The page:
I stumbled across this article, and it seems relevant considering Donald Trump has gone on record as saying: “My legacy has its roots in my father’s legacy”. The piece tells the story of how Woody Guthrie, a personal hero of mine, was raging against the Trump Empire way back when. Well worth a read!
Important decisions are made by the ruling class. Those decisions tend to affect under-class individuals the most. It’s obvious to see that this is a recipe for injustice and inequality. In order for policy and legislation to be fair for all people, there needs to be a fairer representation of different social classes in positions of power. That’s the only way we can bridge the socio-economic divide in the UK.
Are you comfortable with white male, Oxford educated, born-wealthy careerists making all your decisions for you? Because that’s what’s happening right now. Most people in positions of power fit the description above, yet they make up only a tiny cross-section of the society we live in. Even if they mean well, they haven’t got the same perspective as us, and therefore lack empathy with the problems we face. It’s like an accountant performing surgery on you. They’re great with numbers, but if you’re having a triple bypass you’d much prefer a trained surgeon with the scalpel.
In order to change things, we need the people who are most affected by social/economic issues to be heard. This is easier said than done. There are many barriers preventing these people from occupying positions of power, including:
- Money issues: people are too busy trying to feed and house themselves to get into positions of power
- Education: a person may know what they’re talking about, but if they don’t have the right piece of paper saying they know what they’re talking about, their voice can go unheard
- Current Holders of Power: our current “leaders” have a death grip on their positions of power, and will try to keep everyone else down in order to keep the power for themselves
- Culture: it is commonly believed that a select group of people are entitled to power and we are not (based what we see day in and day out from birth).
- Personality Type: people hear the person who speaks the loudest. Good ideas won’t be listened to if they’re not put across in a certain way. Unfortunately, loudness and having good ideas are traits that seem to be mutually exclusive.
…And there are many more obstacles. But that doesn’t make it impossible for lower class people to gain positions of power, it just means we’ve got to work that much harder for it.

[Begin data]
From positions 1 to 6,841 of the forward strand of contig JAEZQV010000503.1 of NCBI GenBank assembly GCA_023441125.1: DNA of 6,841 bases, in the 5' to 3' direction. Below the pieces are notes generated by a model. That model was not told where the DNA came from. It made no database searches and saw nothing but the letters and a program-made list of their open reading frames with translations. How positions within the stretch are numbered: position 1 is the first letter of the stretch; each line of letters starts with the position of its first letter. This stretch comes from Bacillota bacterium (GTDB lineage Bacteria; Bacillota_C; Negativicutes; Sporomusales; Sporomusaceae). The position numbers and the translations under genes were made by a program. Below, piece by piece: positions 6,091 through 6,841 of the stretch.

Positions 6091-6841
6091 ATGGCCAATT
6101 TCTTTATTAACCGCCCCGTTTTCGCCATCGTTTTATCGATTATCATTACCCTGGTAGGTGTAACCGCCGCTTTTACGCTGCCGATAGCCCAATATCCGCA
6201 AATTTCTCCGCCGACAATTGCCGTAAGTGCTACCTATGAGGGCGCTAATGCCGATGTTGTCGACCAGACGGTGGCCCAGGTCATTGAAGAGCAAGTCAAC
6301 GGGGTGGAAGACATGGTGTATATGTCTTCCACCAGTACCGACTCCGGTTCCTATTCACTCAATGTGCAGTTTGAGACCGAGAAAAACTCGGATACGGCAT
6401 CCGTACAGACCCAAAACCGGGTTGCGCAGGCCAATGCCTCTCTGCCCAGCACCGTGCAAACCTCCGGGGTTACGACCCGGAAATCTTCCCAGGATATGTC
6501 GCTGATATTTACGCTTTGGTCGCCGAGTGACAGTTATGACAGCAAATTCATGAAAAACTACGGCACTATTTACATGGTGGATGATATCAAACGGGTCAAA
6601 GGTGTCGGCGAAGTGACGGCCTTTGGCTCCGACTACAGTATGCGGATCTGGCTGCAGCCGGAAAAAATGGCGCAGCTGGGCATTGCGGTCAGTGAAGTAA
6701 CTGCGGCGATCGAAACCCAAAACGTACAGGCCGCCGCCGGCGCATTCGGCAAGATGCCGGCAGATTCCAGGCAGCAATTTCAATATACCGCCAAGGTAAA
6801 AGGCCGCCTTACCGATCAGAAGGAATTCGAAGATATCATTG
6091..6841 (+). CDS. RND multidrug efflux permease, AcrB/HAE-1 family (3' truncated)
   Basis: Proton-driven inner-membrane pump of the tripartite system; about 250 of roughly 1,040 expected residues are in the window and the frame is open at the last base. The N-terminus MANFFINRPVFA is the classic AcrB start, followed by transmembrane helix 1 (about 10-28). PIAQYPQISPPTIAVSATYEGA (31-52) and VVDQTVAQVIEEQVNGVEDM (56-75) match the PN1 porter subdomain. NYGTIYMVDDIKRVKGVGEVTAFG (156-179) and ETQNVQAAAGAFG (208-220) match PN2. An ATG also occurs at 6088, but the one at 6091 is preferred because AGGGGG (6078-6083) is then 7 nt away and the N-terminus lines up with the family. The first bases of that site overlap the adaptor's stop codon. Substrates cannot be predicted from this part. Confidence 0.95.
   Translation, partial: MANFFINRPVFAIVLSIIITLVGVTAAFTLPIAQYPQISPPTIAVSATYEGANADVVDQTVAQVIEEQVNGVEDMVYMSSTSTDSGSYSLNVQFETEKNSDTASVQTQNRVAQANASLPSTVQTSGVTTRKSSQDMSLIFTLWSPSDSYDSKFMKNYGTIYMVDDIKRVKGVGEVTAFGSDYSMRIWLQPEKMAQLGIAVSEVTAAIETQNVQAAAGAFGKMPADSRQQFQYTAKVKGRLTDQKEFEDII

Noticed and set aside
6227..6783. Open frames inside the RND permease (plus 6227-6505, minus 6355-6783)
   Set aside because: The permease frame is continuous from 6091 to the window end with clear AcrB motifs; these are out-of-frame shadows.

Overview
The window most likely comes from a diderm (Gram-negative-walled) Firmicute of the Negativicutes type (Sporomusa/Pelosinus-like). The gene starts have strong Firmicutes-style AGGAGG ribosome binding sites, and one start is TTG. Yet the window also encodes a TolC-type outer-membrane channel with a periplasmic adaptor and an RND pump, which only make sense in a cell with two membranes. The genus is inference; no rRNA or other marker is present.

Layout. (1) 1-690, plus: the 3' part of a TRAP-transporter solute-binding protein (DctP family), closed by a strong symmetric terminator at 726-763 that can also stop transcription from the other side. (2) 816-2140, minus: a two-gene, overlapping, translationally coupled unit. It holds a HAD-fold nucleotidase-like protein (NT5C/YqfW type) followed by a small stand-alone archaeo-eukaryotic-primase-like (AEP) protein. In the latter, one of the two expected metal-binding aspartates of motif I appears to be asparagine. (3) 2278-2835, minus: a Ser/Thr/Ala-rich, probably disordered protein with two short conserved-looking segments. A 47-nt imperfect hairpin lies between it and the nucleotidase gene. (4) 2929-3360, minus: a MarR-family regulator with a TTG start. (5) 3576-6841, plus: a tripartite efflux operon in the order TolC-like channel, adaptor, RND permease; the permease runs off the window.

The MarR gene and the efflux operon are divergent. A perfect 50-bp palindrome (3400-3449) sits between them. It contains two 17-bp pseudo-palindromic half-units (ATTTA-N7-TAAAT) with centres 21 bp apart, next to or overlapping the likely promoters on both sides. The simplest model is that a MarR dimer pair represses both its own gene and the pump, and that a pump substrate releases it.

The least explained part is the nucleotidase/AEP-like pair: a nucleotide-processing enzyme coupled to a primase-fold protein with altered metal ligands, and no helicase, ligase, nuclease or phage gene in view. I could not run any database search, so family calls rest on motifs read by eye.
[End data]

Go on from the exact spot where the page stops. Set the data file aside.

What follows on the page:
For working class people to make changes, we first need to change our own mind-sets and tell ourselves that A) we do know best and B) we are able to make changes if we put our minds to it. I’m not saying everyone should become a politician (although fairer representation in this area is DESPERATELY needed), but there are certainly actions that can be taken at grassroots level that can make real change in local communities, as well as lobbying and pressurising existing councils to make changes.
One advantage we have is strength in numbers. However, that doesn’t mean much if we let the ruling class turn us against each other (which they try to do constantly with regards to religion, race, gender, economic status). They tell us immigrants, or people on the dole are the enemy. That’s BS. The ruling class is the enemy.
With determination and unity we can all become leaders and make a difference.
The following is a list of the disadvantages you will have to face if you are a member of the “Lower Class”…
You have to breathe polluted air on a daily basis.
You will have to work until you are dead – no retirement!
Mummy and Daddy won’t be able to get you an instant high-paying job.
You can’t champion your class without the well-off saying that you’re looking for a hand-out.
You are demonised by awful TV shows such as Benefits Street and TOWIE.
If you get into legal trouble you can’t afford a decent solicitor.
You are unable to walk around your neighbourhood without the fear of being shanked by a drug-addict.
You have to see a stressed-out, over-worked doctor every time you’re ill, and hope to God they diagnose you correctly.
You will never own a brand new suit (your uncle’s hand-me-down will have to do).
Your teachers are too depressed themselves to care about your education.
University is never presented to you as a viable option (“Have you thought about the Sandwich Factory?”)
Upper classes are surprised when it turns out you’re intelligent.
You will under the constant threat of repossession and homelessness.
You have to rely on privatised public transport to get you from A to B.
You are constantly judged by your accent and dialect.
You have no power or influence over the local politics in your area, and it is extra-difficult for you to make a change.
These are all things that you will have to overcome if you’re a member of the “Lower Class”. But when it all seems too much, remember this African proverb: “Smooth seas do not make skillful sailors.”